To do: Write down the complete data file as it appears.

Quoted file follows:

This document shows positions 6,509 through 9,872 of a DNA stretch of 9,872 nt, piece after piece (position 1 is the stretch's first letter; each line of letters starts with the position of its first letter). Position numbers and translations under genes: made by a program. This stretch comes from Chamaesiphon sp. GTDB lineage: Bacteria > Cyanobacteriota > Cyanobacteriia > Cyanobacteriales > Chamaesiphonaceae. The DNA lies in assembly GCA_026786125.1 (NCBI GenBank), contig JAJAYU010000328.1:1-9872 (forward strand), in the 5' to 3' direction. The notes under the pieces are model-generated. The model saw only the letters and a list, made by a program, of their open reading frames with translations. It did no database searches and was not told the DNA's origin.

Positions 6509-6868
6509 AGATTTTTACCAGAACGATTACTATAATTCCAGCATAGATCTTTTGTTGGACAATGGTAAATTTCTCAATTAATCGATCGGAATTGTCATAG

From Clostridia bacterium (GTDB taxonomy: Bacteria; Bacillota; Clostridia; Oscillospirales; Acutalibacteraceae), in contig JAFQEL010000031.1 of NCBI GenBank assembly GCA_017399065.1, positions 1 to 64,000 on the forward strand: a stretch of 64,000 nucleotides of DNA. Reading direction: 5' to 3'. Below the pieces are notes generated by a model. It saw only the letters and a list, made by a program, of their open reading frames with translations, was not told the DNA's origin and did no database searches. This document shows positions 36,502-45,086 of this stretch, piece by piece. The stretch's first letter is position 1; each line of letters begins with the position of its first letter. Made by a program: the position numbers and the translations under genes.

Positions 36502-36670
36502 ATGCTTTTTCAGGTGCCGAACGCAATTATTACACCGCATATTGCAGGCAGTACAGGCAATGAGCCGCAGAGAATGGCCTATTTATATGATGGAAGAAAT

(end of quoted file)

This document shows positions 6,509 through 9,872 of a DNA stretch of 9,872 nt, piece after piece (position 1 is the stretch's first letter; each line of letters starts with the position of its first letter). Position numbers and translations under genes: made by a program. This stretch comes from Chamaesiphon sp. GTDB lineage: Bacteria > Cyanobacteriota > Cyanobacteriia > Cyanobacteriales > Chamaesiphonaceae. The DNA lies in assembly GCA_026786125.1 (NCBI GenBank), contig JAJAYU010000328.1:1-9872 (forward strand), in the 5' to 3' direction. The notes under the pieces are model-generated. The model saw only the letters and a list, made by a program, of their open reading frames with translations. It did no database searches and was not told the DNA's origin.

Positions 6509-6868
6509 AGATTTTTACCAGAACGATTACTATAATTCCAGCATAGATCTTTTGTTGGACAATGGTAAATTTCTCAATTAATCGATCGGAATTGTCATAG

From Clostridia bacterium (GTDB taxonomy: Bacteria; Bacillota; Clostridia; Oscillospirales; Acutalibacteraceae), in contig JAFQEL010000031.1 of NCBI GenBank assembly GCA_017399065.1, positions 1 to 64,000 on the forward strand: a stretch of 64,000 nucleotides of DNA. Reading direction: 5' to 3'. Below the pieces are notes generated by a model. It saw only the letters and a list, made by a program, of their open reading frames with translations, was not told the DNA's origin and did no database searches. This document shows positions 36,502-45,086 of this stretch, piece by piece. The stretch's first letter is position 1; each line of letters begins with the position of its first letter. Made by a program: the position numbers and the translations under genes.

Positions 36502-36670
36502 ATGCTTTTTCAGGTGCCGAACGCAATTATTACACCGCATATTGCAGGCAGTACAGGCAATGAGCCGCAGAGAATGGCCTATTTATATGATGGAAGAAAT